Stories like these made Downing worry about what could happen to the members of the BRCA Sisterhood, Zhang writes. She had considered removing the group entirely, but that would also mean deleting 10 years' worth of posts and losing the community. "[Facebook is] the only place that these groups can go," she said. Might, of the NGLY1 group, agreed. "The problem is Facebook groups are not the best way. It's the only way," he said (Zhang, The Atlantic, 10/26).

    Advisory Board's take

    Tomi Ogundimu, Practice Manager, Population Health Advisor and Petra Esseling, Consultant, Population Health Advisor

    The number, size, and influence of these Facebook communities and support groups clearly indicate that patients are craving emotional support for their health care needs. While many are able to tap into these online groups, local support groups, or afford recurring expert counseling services, many others are not so lucky. In addition, and as the article mentions, these online groups can be rife with misinformation, or worse, have marketing ties that are not clearly disclosed.

    Providers can play an important go-between role to counter this problem. We've found that, in many markets, there's an underutilized opportunity for providers to connect patients seeking self-management support with validated, evidence-based virtual support resources, especially for behavioral health needs. These resources can not only improve patient satisfaction and outcomes, but can also return a strong ROI for the provider organizations that invest in them.

    “There's an underutilized opportunity to connect patients seeking self-management support with validated, evidence-based resources”

    Whether Atrium Health, Montefiore Health System, Partners Healthcare, or Kaiser Permanente, organizations are increasingly connecting patients with evidence-based, virtual self-care platforms to enhance self-management and extend the reach of their care team.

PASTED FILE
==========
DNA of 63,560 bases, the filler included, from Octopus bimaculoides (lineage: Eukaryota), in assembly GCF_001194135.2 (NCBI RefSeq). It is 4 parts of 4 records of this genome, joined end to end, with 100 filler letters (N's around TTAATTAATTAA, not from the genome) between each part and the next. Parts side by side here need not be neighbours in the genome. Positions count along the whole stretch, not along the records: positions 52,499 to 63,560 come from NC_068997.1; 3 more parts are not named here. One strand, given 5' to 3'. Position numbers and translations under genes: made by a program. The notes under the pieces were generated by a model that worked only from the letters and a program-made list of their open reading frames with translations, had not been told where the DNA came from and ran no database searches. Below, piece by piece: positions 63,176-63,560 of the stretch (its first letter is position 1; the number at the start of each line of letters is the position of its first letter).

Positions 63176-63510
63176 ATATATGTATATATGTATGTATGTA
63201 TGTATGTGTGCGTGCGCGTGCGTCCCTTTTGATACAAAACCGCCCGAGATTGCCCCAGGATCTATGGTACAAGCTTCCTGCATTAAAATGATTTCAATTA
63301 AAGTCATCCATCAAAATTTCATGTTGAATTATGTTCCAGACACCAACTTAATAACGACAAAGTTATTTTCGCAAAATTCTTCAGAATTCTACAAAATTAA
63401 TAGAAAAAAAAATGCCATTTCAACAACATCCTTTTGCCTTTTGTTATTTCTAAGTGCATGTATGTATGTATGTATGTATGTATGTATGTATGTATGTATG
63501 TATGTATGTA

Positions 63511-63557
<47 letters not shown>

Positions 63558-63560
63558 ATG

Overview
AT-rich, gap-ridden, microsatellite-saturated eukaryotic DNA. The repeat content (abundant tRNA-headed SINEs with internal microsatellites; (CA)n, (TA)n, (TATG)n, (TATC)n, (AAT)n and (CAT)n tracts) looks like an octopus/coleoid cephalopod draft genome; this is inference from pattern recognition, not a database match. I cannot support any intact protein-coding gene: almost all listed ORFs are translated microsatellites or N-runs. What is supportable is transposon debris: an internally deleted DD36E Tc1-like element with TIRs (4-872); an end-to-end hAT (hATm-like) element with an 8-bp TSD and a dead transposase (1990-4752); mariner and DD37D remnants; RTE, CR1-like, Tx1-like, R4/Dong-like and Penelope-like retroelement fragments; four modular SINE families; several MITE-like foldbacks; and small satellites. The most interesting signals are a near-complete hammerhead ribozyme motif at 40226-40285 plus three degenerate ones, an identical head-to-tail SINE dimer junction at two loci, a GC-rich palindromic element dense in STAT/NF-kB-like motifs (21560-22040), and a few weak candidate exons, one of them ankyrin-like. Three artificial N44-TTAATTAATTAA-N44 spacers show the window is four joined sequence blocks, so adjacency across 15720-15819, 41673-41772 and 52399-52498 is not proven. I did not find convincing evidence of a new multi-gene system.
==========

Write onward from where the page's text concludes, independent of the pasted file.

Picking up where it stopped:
Atrium Health, a nonprofit system in North and South Carolina, connects patients with myStrength, a mobile and web-based self-care platform for individuals with common behavioral health needs. myStrength also partners with 23 Missouri community behavioral health providers. A state-wide claims analysis there has shown that patients with access to the platform saved $382 per beneficiary per year —resulting in a 6.9 ROI.

    Other systems partner with app makers to help connect patients with virtual support. New York-based Montefiore Health System recently conducted a 238-patient pilot with Valera Health, creators of a smartphone app to improve the treatment of mental health problems. Patients can connect with their care managers through the platform, engage in secure text messaging, and benefit from educational content and appointment reminders. Within a year of the partnership, Montefiore saw improved symptoms and remission rates of anxiety and depression, significantly higher patient engagement, and their care managers were able to take on higher workloads.

    But not all apps out there will be properly vetted and helpful for patients. To choose a partner for your virtual health program, make sure you ensure that:

    • The product has been tested for its intended audience and in real health care settings;
    • Medical health professionals in the app's field of focus work for the company or contributed to the development process; and
    • You are careful with quality control and choose a tool with an intuitive design, evidence-based techniques, data privacy, and that is engaging and customizable.

    To learn more about how to integrate patient support into your delivery model, be sure to download our Behavioral Health Management Guide, which outlines nine program models to address the needs of patients with behavioral health conditions.

    Download the Guide

    Need help getting the funding for these new initiatives? Register for our webconference on Wednesday, December 5th to learn about Five Population Health Fundraising Strategies Hiding in Plain Sight.